To adhere to Americans with Disabilities Act (ADA) requirements, any doors must either be surface-mounted on the exterior of the room or recessed as pocket doors.
Just like the sterilization area is the heart of the treatment space, the mechanical room (where the dental compressor, dental vacuum, and sometimes HVAC systems are placed), is the heart of the infrastructure. Your design must find a way to accommodate this room.
If your office is in a leased space, one of the first things your architect needs to do is discover where the heating and air-conditioning units are located. If they are not on the building rooftop or can’t be located, floor space must be provided for them.
The size of the rooms depends on how large your practice is and how comfortable you want the space to be. Obviously, each treatment room needs to be large enough to accommodate a dental chair and the necessary cabinetry and equipment. It’s up to you if each room will be an enclosed space with a door or more open space.
The larger number of treatment rooms in your practice, the larger the sterilization and storage areas need to be. The storage area should be sized based on how busy the practice is and how many treatment rooms there are.
The size of the lab area depends on how much work you will do in-house versus how much will get sent to an outside laboratory. In some cases, the lab only needs 4–5 feet of countertop. Other labs easily need double or triple that to have enough room for all the equipment. Some dentists have a CEREC or an E4D machine for making veneers, onlays, crowns, and inlays. Some want the milling machine in the lab area, while others actually have the machine on display in a patient corridor.
Keep in mind that mistakes in sizing the spaces lead to areas that can’t grow with the practice. This is where inexperienced dental office contractors can badly miscalculate.
When it comes to a dental or medical office, interior design is extremely important for patient impression and employee satisfaction. This is an area where a designer without experience in dental office design can make many expensive, time-consuming mistakes. Working with an experienced firm, on the other hand, will help you get an attractive, personalized, and cost-effective design right from the beginning.
You need to work with your design team to choose interior design elements that work well for your office and reflect your personal preferences. Consider the following:
While making these decisions, you are going to want to factor in some combination of cost, appearance, hygiene, and durability. Sometimes, one factor ends up being more important than others. For example, let’s say cost is the main consideration for you. With this in mind, you may choose flooring for some parts of the office that is not as durable as it could be. Keeping the costs down may help get your project get off the ground, but once your office is profitable, you might want to update the flooring.
The best color choices for your office are whatever colors you want! Some pediatric dentists want brighter colors with animal or cartoon themes, while practices geared toward adults might want more of a “spa feel”. The question you need to ask is, what type of patients will be coming to your office?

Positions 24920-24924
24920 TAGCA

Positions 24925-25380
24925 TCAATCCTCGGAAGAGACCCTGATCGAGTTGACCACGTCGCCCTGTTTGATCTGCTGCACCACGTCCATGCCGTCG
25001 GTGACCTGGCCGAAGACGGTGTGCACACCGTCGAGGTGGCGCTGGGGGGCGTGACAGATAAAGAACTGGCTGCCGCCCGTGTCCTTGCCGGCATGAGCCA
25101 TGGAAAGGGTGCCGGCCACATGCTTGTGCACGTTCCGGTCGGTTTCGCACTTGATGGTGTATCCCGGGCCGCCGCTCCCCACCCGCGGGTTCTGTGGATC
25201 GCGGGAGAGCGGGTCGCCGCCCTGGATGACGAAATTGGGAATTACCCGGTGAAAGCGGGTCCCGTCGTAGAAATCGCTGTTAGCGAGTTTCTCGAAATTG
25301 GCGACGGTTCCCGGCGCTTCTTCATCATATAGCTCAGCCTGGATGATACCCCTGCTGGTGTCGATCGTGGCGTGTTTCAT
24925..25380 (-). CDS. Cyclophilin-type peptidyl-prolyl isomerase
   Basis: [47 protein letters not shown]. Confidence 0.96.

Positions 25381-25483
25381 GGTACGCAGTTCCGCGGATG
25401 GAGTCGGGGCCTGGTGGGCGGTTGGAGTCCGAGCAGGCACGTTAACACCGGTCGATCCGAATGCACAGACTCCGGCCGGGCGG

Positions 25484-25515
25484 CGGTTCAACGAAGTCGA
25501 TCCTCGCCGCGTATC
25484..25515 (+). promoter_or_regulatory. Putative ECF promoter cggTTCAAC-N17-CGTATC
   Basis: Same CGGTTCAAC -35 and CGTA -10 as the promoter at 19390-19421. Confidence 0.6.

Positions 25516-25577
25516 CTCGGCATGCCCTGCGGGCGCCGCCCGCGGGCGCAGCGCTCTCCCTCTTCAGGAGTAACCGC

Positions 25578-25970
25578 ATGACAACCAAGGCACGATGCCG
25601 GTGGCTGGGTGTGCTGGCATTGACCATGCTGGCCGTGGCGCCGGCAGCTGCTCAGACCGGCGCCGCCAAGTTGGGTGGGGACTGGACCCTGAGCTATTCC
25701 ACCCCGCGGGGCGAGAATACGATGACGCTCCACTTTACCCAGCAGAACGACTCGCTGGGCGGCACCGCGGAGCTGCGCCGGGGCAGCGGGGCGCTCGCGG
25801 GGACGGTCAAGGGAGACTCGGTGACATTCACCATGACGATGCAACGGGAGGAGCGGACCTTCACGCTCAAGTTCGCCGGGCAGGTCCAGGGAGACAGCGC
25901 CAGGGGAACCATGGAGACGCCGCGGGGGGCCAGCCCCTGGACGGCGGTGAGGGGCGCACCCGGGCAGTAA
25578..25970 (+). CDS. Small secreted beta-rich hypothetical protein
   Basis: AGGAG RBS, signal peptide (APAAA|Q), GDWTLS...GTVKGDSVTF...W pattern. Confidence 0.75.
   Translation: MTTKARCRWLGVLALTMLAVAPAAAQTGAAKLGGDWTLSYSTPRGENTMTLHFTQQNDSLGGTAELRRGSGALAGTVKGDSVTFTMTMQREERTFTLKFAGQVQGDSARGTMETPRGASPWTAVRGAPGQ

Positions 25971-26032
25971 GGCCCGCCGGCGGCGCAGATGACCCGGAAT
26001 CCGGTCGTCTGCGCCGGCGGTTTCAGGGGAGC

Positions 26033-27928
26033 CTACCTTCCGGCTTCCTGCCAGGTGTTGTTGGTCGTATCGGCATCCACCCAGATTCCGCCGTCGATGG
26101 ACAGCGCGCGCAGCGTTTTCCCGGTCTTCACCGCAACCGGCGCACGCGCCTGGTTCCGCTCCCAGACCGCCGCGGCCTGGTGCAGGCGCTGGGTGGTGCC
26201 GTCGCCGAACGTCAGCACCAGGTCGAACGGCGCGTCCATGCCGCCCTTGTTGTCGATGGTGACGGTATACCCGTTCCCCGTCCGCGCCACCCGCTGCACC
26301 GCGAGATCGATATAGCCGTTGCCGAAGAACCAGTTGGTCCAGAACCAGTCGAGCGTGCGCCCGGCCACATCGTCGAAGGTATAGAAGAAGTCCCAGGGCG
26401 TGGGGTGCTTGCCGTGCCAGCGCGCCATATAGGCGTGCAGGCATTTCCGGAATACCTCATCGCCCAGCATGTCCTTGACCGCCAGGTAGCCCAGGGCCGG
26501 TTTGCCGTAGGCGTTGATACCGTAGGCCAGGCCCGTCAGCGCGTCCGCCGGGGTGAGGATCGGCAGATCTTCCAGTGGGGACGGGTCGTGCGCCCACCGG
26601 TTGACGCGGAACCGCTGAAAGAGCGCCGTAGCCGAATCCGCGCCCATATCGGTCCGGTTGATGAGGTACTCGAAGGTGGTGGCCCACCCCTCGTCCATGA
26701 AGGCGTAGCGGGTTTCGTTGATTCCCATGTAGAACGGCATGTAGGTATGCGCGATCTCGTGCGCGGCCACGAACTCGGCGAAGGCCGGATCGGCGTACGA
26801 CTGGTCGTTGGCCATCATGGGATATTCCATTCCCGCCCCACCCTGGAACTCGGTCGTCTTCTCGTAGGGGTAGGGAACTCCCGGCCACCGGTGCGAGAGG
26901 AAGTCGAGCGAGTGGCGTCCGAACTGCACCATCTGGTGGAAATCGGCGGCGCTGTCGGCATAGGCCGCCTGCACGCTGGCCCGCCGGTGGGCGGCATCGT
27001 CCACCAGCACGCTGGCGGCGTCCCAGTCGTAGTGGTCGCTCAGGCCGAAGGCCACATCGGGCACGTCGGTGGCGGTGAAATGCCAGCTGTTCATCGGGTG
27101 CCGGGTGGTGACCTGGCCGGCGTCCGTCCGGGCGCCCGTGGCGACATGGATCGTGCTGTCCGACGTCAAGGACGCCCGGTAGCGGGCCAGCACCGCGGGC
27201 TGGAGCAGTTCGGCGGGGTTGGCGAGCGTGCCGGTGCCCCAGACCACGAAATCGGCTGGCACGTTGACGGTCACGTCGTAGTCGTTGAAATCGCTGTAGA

Here at Corporeal Visions, our design team works with dentists and office managers to get a feel for their style preferences. From there, we develop a specific color palette. For many offices, the palette generally has 3–5 colors, with a few main colors and accent colors.
Wall finishes usually come down to a combination of vinyl wall covering and paint. Vinyl wall covering requires very little maintenance and is extremely durable, so it’s a popular choice in healthcare facilities. We also recommend using a semi-gloss paint finish as it is easy to wipe clean. Some dental offices want wall coverings for high-traffic areas, such as patient corridors, seating areas, and even treatment rooms. In other areas, it may make sense to opt for vinyl wall covering on the bottom portion of a wall and paint on top, divided by a chair rail.
The possibilities for cabinetry and countertops in the dental office are pretty much endless. Start to narrow down your choices by looking at cost, appearance, and how the colors fit into the overall color palette that you’ve chosen.
Take quartz countertops for example. They are just as hard as granite, but you can customize the look and make the countertop’s appearance more uniform. The benefit of quartz is that it is cheaper than granite and you have more control over the final appearance. If cost is a huge factor, you can consider even less expensive alternatives like laminate.
Also, consider having soft-close drawers and soft-close hinges in all the cabinetry of your office. It is one of the most cost-effective ways to reduce noise in the office. Nobody likes to hear banging doors and drawers all day long!
In many cases, it’s best to purchase dental cabinetry from dental medical equipment suppliers for the treatment rooms and sterilization center of your office. These cabinets are really durable and are usually assembled in a factory with the strictest quality standards.
At Corporeal Visions, we work with dentists to create custom offices that give off an excellent first impression while making them more effective and efficient at treating their patients. If you are based in Northern Virginia, Maryland, or the Washington, D.C. metropolitan area and are looking to build a new dental office or renovate an existing space, reach out to Corporeal Visions. We can guide you through the entire process of building your dental office, from the planning stage to the final walk-through. Call us at 703-909-4193 or contact us online to schedule a consultation with one of our team members today!